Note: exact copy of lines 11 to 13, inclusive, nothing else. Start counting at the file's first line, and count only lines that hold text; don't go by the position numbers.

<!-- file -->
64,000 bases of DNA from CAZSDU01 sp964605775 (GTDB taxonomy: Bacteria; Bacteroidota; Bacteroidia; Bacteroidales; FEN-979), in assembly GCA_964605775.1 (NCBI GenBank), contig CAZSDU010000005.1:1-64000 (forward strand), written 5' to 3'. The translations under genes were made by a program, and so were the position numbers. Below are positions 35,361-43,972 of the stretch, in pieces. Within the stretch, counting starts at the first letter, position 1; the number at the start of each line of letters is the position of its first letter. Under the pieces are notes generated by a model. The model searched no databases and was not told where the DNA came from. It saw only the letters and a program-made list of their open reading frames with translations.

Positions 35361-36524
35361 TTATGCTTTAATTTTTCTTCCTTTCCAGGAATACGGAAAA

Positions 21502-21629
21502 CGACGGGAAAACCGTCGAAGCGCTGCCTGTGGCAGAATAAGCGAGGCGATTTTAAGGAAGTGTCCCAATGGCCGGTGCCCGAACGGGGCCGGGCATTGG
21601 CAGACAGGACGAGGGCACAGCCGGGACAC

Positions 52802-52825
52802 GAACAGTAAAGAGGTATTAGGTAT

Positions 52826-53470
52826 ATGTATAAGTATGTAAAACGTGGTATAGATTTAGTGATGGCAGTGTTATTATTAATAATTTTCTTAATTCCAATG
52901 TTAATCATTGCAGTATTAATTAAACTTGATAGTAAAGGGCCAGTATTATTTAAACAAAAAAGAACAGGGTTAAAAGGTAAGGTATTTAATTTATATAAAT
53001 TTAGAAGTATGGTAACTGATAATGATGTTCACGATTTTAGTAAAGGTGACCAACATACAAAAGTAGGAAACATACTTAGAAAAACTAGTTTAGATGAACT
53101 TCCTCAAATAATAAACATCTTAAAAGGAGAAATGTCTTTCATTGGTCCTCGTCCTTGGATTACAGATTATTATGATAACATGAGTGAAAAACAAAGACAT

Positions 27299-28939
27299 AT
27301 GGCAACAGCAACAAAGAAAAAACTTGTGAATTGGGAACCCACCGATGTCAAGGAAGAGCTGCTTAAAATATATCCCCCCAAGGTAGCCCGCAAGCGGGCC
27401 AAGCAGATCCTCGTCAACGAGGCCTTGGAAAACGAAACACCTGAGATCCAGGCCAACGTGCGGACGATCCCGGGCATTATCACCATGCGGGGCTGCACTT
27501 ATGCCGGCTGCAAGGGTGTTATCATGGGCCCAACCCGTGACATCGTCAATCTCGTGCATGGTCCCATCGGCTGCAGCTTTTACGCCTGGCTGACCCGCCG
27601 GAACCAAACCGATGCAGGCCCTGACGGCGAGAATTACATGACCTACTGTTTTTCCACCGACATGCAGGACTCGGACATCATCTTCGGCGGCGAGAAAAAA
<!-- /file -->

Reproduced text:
52901 TTAATCATTGCAGTATTAATTAAACTTGATAGTAAAGGGCCAGTATTATTTAAACAAAAAAGAACAGGGTTAAAAGGTAAGGTATTTAATTTATATAAAT
53001 TTAGAAGTATGGTAACTGATAATGATGTTCACGATTTTAGTAAAGGTGACCAACATACAAAAGTAGGAAACATACTTAGAAAAACTAGTTTAGATGAACT
53101 TCCTCAAATAATAAACATCTTAAAAGGAGAAATGTCTTTCATTGGTCCTCGTCCTTGGATTACAGATTATTATGATAACATGAGTGAAAAACAAAGACAT